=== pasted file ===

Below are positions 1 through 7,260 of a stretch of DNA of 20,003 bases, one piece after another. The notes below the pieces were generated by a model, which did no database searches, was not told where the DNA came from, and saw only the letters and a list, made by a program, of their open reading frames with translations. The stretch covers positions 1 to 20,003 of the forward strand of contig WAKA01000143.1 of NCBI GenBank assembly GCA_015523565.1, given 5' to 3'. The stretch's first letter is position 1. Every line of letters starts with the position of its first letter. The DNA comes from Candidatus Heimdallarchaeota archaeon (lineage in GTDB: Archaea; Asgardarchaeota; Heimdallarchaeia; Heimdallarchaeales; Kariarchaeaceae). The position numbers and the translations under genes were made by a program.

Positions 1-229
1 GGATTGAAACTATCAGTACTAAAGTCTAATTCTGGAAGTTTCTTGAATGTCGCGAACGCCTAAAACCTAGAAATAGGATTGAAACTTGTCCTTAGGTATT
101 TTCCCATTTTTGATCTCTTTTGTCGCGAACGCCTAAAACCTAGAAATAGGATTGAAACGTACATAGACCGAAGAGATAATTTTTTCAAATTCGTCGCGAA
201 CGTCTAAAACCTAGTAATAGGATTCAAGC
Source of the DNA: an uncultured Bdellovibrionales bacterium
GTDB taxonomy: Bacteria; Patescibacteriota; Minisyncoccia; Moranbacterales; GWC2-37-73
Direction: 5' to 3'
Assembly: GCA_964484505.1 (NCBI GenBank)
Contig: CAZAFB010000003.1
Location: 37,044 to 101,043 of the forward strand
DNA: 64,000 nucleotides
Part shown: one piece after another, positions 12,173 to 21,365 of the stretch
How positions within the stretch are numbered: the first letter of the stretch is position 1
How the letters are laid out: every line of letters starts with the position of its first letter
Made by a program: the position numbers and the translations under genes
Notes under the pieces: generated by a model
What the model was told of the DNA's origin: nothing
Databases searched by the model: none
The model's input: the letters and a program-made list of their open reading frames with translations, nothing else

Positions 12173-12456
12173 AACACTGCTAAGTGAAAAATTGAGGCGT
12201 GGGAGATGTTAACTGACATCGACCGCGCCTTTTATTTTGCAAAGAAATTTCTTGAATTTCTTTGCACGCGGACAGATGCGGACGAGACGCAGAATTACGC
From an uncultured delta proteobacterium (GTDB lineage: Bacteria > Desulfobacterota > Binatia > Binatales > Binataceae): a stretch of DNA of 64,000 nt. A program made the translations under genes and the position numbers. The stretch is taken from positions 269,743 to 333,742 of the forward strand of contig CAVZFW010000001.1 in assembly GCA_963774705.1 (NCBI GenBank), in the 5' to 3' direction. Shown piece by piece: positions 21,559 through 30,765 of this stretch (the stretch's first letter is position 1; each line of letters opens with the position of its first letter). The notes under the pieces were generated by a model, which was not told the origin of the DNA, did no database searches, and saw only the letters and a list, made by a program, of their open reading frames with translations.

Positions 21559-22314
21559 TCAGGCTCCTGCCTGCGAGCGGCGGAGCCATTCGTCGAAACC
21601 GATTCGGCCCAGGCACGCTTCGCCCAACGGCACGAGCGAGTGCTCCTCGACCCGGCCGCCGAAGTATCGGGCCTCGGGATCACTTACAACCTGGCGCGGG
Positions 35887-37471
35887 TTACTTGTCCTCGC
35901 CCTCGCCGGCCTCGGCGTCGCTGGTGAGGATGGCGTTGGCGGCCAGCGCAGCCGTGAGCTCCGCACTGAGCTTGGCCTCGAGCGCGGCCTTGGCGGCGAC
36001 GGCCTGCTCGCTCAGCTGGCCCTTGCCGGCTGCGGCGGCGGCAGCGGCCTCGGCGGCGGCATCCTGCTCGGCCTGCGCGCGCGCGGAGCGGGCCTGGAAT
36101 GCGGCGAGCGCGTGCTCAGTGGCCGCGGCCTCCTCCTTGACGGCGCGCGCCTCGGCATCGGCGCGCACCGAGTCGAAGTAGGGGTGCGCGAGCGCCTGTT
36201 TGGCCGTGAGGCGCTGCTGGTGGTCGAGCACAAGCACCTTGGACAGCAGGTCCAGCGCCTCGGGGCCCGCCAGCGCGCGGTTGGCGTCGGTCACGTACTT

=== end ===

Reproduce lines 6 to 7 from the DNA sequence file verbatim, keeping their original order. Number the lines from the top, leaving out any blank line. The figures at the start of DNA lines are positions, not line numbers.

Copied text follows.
Source of the DNA: an uncultured Bdellovibrionales bacterium
GTDB taxonomy: Bacteria; Patescibacteriota; Minisyncoccia; Moranbacterales; GWC2-37-73